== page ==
Taicang’s proximity to Shanghai’s city center—just 50 kilometers away—and its status as the largest container port on the Yangtze River, with a 2023 container throughput exceeding 8 million TEUs and cargo throughput surpassing 270 million tons, make it an ideal base for businesses. Huo An, General Manager of Etech Europe Electronic Devices (China) Co., Ltd., who has resided in China for over a decade, praises the abundant workforce, talent pool, and robust supply chain in Taicang. The city’s tranquil and serene pace of life often reminds him of his hometown in Germany. He has now married and settled in Taicang, becoming a local “foreign son-in-law.”
“The quality of the water is best judged by the health of the fish within it,” says a leader of a Huade enterprise, reflecting on how Taicang’s location and business environment serve as dual “magic weapons” for attracting investment and retaining talent. Jiangsu’s efforts to cultivate a “hometown for German enterprises” exemplify the region’s commitment to economic transformation, business environment optimization, and open international engagement. Its expansive consumer market, advanced supply chain, and growing innovation capacity consistently draw multinational enterprises to China. Rudolph Hausladen, CEO of the Berman Group—the 500th German company to settle in Taicang—identifies abundant growth opportunities in the Chinese market. The Berman Group anticipates significant development in Taicang and China, aiming to double its business volume in the next decade.
“China’s progressive high-level opening to the outside world has created immense opportunities for multinational enterprises deeply engaged within the country,” observes Xiao Jiale, Managing Director of Adidas Greater China. With over two decades of market presence, Adidas has witnessed the continuous improvement of China’s business environment and industrial upgrading. China stands as one of the world’s largest consumer markets and a strategic priority for multinationals like Adidas. It also leads globally as the most digital consumer market, particularly in digital retail and supply chain innovation.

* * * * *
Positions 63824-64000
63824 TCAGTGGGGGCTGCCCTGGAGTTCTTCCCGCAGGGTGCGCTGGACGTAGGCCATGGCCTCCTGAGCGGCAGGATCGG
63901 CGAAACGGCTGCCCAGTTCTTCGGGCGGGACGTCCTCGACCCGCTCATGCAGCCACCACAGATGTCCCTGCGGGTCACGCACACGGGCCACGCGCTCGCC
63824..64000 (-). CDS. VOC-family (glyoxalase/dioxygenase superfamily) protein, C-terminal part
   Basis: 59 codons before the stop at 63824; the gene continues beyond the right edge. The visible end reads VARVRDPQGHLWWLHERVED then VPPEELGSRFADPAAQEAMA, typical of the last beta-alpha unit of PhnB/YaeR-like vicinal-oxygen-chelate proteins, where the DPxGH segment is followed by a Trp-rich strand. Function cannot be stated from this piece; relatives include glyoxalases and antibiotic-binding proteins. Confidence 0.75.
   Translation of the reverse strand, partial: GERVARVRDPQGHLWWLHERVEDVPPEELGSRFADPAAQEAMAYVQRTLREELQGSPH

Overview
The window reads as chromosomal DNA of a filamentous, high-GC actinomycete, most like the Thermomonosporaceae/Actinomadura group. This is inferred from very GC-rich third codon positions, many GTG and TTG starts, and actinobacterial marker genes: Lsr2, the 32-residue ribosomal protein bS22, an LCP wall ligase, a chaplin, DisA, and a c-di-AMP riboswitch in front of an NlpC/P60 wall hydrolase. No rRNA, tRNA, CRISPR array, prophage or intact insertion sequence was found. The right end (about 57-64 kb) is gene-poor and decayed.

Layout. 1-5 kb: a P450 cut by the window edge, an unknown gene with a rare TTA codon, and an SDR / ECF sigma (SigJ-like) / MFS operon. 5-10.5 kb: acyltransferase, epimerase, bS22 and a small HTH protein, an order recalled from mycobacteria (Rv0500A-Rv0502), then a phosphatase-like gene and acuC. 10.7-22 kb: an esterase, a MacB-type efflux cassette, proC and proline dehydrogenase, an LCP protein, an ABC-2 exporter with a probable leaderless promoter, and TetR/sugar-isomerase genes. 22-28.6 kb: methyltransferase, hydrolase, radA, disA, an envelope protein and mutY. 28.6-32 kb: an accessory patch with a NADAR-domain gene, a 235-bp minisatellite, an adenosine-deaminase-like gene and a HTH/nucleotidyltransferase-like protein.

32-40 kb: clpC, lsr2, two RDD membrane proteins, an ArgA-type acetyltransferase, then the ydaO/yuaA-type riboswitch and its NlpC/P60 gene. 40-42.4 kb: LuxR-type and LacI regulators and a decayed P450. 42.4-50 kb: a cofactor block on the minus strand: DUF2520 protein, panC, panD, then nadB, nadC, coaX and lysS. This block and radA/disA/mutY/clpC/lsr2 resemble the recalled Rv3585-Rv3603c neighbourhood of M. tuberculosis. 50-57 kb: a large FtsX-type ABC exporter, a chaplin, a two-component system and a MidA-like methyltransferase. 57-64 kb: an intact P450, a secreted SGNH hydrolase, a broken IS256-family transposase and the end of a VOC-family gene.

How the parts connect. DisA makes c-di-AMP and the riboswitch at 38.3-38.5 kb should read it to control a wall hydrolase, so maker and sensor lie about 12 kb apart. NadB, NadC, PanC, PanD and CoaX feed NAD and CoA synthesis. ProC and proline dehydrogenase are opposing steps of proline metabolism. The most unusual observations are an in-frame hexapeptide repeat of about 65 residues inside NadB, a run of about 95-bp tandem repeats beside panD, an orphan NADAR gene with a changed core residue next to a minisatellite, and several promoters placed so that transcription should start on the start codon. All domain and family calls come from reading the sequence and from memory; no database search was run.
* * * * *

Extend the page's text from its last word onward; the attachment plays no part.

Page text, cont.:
The Affinity for China Amidst “Decoupling” Rhetoric

Despite Western politicians’ calls to emphasize short-term economic fluctuations in China, propagate narratives of an “economic summit,” and advocate for “decoupling” from China, there is a stark contrast between this rhetoric and the actual experiences and intentions of multinational corporations operating in China. Data and real-world examples demonstrate that German enterprises are actively engaging with the Chinese market. The German Chamber of Commerce in China’s 2023/24 business confidence survey report, released in January, reveals that over 90% of surveyed German enterprises intend to maintain their presence in the Chinese market with no plans to withdraw. More than half of these companies plan to increase their investments in China within the next two years.
Experts from the German Federal Bank have also noted that numerous German industrial enterprises have achieved high sales and profits through Chinese production, and exports to China have become a vital profit channel. Nearly half of German manufacturing enterprises source key intermediate products from China, either directly or indirectly. Analysts note that China’s economy is not only integrating into the global landscape but also undergoing a comprehensive upgrade, shifting from a “quantity advantage” to a “quality advantage.” This presents both challenges and opportunities for foreign enterprises, with multinationals increasingly choosing China as their base. The concept of “decoupling and breaking the chain” is widely regarded as unfeasible.
China’s complete industrial system, vast market size, and the solid foundation of its manufacturing industry are key advantages. More than 90% of the 12,000 innovative “little giant” enterprises are suppliers to renowned domestic and international companies, reinforcing China’s competitive edge. German enterprise leaders often describe the China market as a “gymnasium” where multinationals compete and develop, spurring rapid growth for local businesses while also prompting foreign enterprises to accelerate transformation and localization. An increasing number of German enterprises are establishing their R&D headquarters in China to achieve localized development.
“Adidas in China is leveraging digital technology to forge new opportunities for product development and supply chain efficiency, crystallizing the China experience in marketing innovation,” says Xiao Jiale. He highlights China’s leading position in fabric R&D, production processes, and the efficient coordination of the entire industrial chain. “We hope that our practices in supply chain, digital retail, and logistics will serve as a model for adidas’ global development.” “Decoupling and breaking the chain are nonsensical; no country is immune,” asserts Lister, emphasizing that globalization is an ongoing process.
By Liu Yilin